Other tests may include chest x-rays, chest CT scans, or arterial blood gas tests. These tests, while not always employed, can show signs of COPD and whether the condition is mild or severe. Moreover, this test can rule out other possible conditions that cause the same symptoms, such as asthma or heart failure.
Treatment of COPD
There is no cure for COPD, and, untreated, can lead to death. However, there are ways to treat the condition to slow its progress and help you retain your quality of life.
- Quitting smoking. Smoking is the main cause of COPD, so stopping smoking is the number one lifestyle change a person can make to mitigate the symptoms of the disease.
- Avoiding lung irritants. Other than cigarette smoke, there are many lung irritants that can cause or worsen COPD, including dust, pollution, and toxic fumes.
- Adhering to a diet. Often, sufferers of COPD have difficulty eating because of fatigue or shortness of breath. Having a diet will ensure you receive the nutrients your body needs.
- Bronchodilators. Sometimes doctors prescribe medicine to treat COPD. The most common medicine is a bronchodilator, which is an inhaler. These can come in short or long doses, depending on the severity of the condition.
- Oxygen therapy. A doctor may prescribe oxygen therapy to help you breathe better. This treatment involves using an oxygen tank hooked to either your nose or your mouth.
COPD and Your Long-Term Disability Claim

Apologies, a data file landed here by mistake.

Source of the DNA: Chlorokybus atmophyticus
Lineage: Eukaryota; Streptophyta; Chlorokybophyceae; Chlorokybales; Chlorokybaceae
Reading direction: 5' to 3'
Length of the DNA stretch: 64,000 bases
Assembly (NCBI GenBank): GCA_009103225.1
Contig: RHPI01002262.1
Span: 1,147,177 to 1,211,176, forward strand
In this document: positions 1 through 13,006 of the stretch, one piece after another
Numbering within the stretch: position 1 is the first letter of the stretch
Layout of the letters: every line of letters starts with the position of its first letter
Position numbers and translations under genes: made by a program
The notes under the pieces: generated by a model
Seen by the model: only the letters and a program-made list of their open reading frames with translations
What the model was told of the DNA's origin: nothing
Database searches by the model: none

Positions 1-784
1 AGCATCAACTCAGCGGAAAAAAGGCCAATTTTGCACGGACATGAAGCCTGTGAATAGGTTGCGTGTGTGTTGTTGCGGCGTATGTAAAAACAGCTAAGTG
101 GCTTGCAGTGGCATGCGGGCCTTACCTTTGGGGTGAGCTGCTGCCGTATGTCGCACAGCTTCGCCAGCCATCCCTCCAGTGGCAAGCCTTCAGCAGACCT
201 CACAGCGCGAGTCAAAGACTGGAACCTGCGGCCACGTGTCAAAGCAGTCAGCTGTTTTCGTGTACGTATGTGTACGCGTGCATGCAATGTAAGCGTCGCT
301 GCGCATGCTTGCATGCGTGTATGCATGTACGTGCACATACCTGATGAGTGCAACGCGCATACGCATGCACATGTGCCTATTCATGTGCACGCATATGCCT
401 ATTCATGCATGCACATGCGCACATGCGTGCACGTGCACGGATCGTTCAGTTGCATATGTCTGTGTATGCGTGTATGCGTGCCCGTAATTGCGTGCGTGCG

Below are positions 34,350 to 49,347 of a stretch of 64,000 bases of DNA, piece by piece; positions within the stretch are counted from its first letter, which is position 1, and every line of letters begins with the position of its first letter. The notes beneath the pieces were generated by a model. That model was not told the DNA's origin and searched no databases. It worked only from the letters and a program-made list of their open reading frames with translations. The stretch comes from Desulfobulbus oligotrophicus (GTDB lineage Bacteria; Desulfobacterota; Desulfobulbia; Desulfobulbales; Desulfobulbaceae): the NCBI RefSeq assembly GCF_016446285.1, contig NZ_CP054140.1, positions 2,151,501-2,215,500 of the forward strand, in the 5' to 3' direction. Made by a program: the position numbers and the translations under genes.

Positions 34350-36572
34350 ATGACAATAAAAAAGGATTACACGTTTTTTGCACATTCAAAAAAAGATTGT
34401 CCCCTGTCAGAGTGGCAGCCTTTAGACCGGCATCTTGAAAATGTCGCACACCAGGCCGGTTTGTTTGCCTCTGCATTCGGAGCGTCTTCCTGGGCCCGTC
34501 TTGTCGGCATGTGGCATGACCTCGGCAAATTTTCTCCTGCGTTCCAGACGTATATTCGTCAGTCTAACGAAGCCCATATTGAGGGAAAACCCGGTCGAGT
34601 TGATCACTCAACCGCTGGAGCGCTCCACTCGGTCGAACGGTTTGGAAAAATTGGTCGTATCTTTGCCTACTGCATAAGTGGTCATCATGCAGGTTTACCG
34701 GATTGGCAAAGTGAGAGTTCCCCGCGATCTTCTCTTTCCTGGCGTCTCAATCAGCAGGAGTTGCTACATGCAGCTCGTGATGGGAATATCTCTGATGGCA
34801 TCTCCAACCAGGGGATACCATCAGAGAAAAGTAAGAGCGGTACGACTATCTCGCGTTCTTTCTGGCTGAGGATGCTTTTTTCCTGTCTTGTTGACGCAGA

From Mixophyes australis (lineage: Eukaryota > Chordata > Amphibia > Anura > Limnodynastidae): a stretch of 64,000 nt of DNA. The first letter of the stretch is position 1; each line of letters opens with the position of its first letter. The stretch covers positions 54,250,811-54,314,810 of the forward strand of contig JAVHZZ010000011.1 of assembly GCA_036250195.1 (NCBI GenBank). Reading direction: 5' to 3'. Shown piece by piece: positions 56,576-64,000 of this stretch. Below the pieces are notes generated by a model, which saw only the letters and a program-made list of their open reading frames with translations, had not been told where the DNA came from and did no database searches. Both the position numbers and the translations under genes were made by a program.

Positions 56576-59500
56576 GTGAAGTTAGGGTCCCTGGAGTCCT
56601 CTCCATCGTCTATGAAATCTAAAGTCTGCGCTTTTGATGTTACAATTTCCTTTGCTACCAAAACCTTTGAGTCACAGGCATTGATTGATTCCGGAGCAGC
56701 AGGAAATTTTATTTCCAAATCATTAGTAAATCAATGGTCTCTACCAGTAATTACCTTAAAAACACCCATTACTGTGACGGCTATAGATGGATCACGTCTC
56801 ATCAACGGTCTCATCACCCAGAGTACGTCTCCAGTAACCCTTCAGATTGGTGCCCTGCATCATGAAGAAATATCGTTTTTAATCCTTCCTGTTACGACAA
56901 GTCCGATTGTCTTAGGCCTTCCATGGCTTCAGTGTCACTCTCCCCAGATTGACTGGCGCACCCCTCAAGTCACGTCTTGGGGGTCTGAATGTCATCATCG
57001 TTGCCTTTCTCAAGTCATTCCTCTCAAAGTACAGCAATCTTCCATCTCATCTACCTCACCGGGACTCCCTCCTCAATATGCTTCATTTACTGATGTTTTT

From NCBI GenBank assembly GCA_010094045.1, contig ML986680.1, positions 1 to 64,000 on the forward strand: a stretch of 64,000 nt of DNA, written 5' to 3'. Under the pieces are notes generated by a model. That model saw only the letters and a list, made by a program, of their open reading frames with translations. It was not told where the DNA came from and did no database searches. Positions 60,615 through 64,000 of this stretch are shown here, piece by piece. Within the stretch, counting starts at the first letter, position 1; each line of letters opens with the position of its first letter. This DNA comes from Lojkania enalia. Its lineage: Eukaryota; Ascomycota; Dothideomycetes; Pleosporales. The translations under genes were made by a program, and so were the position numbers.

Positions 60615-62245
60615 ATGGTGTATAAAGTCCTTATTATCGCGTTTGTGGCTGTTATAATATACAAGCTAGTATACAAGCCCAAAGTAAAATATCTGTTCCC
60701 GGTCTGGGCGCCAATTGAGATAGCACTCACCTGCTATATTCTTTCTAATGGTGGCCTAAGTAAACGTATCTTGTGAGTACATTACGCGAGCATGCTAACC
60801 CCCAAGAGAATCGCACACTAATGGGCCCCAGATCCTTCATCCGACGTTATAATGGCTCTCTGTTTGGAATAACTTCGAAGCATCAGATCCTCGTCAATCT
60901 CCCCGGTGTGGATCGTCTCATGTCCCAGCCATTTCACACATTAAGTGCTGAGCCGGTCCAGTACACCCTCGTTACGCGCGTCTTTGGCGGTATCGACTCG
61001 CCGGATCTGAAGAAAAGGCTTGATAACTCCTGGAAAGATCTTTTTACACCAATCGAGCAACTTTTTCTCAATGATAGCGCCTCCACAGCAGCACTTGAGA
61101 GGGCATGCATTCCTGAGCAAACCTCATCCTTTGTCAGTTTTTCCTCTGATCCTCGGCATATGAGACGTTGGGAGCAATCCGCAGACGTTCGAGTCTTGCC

COPD is a debilitating disease. Moreover, it is a progressive disease that will get worse over time. Getting long-term disability benefits is important when you have this condition. In order to obtain LTD benefits, you must first prove that your COPD is preventing you from working. Therefore, it is vital to gather the proper evidence to prove your claim.
As mentioned, COPD can cause a multitude of issues in a person’s life. The anxiety, stress, and depression that come from having this disease can make working incredibly difficult, if not impossible. Additionally, shortness of breath can make even walking a difficult task. COPD can also lead to swollen legs, ankles, and feet.
COPD can affect your mental capacity, emotional well-being, and physical abilities. Moreover, the disease can worsen dramatically at any time, which also makes it unpredictable.
Chisholm Chisholm & Kilpatrick Can Help You with Your Long-Term Disability Claim
It is difficult trying to manage a debilitating health condition while also filing for long-term disability benefits. The long-term disability attorneys at Chisholm Chisholm & Kilpatrick understand this and want to make the process easier for you. We have the experience and knowledge to assist you with your claim or appeal.
Our legal team will review your long-term disability policy, paying special attention to the definition of disability that you must prove you meet to receive your benefits included therein. We will assist you in gathering the best evidence to prove your claim. Moreover, we will act as a point of contact between you and your insurance company, which ensures that you will not have to directly deal with them. We make sure that no deadlines are missed and that your case is handled fairly by the insurance company.
Medical records are your primary source of evidence, but they are rarely enough to win a claim. Often, you need supplemental evidence to bolster your claim. Chisholm Chisholm & Kilpatrick works with several outside experts who can perform additional evaluations to prove that your condition prevents you from working. Our long-term disability team wants to alleviate the burden that comes with filing for benefits so that you can focus on managing your health.
Call CCK Today for a Free Consultation Regarding Your Claim
COPD can make filing a long-term disability claim burdensome. CCK is here to help you no matter where in the process you are. To speak with a member of our long-term disability team, call us today at (800) 544-9144 and see how we can help you.